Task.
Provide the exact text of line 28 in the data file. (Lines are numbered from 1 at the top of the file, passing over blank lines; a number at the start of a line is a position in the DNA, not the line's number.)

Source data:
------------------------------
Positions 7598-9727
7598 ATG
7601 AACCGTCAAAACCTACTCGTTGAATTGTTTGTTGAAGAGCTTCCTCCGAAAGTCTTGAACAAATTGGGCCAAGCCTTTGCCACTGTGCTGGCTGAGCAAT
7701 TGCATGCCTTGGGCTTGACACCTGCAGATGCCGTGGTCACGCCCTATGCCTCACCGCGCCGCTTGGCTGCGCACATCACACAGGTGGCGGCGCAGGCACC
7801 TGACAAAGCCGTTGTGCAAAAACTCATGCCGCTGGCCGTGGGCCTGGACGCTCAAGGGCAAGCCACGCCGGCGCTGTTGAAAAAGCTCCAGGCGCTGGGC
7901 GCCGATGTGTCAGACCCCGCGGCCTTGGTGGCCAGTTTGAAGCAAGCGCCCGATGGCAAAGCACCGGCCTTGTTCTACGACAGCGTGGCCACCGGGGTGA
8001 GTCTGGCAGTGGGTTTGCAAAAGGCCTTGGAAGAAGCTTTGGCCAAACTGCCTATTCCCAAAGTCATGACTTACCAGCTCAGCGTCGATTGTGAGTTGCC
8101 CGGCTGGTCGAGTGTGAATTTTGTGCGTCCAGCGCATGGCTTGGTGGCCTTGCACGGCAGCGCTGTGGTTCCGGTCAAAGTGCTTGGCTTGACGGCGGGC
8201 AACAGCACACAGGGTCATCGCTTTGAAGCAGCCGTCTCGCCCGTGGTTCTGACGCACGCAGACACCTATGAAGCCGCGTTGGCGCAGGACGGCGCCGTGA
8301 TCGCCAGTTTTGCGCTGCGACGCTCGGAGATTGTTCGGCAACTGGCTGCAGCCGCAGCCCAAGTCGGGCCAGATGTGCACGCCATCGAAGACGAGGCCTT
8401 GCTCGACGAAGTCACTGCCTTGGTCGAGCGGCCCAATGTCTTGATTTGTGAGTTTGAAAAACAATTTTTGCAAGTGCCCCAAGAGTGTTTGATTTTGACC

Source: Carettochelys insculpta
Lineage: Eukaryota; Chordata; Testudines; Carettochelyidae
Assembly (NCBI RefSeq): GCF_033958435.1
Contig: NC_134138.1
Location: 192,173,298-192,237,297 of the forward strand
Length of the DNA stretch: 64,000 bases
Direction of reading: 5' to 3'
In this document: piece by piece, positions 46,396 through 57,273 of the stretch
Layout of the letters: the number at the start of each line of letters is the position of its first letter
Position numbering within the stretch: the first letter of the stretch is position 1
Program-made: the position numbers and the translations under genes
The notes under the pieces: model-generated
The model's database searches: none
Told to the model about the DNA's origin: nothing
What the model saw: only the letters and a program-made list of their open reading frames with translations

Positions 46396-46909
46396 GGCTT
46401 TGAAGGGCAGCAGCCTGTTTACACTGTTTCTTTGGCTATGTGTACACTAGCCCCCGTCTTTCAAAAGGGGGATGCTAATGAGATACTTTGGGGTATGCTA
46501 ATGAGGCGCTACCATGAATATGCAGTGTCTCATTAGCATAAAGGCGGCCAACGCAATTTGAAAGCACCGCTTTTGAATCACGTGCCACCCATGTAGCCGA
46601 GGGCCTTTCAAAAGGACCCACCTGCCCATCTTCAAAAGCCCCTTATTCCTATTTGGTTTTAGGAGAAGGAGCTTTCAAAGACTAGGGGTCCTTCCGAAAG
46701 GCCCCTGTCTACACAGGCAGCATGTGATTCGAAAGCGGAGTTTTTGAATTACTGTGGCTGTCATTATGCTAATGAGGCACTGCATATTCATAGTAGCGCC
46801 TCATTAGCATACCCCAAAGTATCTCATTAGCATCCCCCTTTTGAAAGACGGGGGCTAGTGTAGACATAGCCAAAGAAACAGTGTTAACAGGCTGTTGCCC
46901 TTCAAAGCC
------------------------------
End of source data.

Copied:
46396 GGCTT